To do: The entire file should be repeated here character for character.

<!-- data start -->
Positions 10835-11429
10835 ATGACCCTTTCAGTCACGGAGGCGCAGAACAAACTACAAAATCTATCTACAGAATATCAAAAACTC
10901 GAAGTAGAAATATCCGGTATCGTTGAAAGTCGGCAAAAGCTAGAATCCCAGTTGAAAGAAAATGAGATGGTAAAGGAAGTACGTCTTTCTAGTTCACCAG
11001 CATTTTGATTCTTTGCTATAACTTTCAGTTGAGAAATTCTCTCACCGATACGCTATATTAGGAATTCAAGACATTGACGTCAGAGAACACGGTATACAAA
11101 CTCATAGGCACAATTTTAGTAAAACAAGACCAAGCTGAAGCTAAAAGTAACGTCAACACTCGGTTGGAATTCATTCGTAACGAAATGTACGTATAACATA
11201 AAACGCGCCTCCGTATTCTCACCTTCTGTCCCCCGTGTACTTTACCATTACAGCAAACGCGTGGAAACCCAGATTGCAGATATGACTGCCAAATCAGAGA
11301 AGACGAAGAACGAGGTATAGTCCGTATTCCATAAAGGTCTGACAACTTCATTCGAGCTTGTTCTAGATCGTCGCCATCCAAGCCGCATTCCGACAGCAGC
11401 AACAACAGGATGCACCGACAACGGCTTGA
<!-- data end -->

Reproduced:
Positions 10835-11429
10835 ATGACCCTTTCAGTCACGGAGGCGCAGAACAAACTACAAAATCTATCTACAGAATATCAAAAACTC
10901 GAAGTAGAAATATCCGGTATCGTTGAAAGTCGGCAAAAGCTAGAATCCCAGTTGAAAGAAAATGAGATGGTAAAGGAAGTACGTCTTTCTAGTTCACCAG
11001 CATTTTGATTCTTTGCTATAACTTTCAGTTGAGAAATTCTCTCACCGATACGCTATATTAGGAATTCAAGACATTGACGTCAGAGAACACGGTATACAAA
11101 CTCATAGGCACAATTTTAGTAAAACAAGACCAAGCTGAAGCTAAAAGTAACGTCAACACTCGGTTGGAATTCATTCGTAACGAAATGTACGTATAACATA
11201 AAACGCGCCTCCGTATTCTCACCTTCTGTCCCCCGTGTACTTTACCATTACAGCAAACGCGTGGAAACCCAGATTGCAGATATGACTGCCAAATCAGAGA
11301 AGACGAAGAACGAGGTATAGTCCGTATTCCATAAAGGTCTGACAACTTCATTCGAGCTTGTTCTAGATCGTCGCCATCCAAGCCGCATTCCGACAGCAGC
11401 AACAACAGGATGCACCGACAACGGCTTGA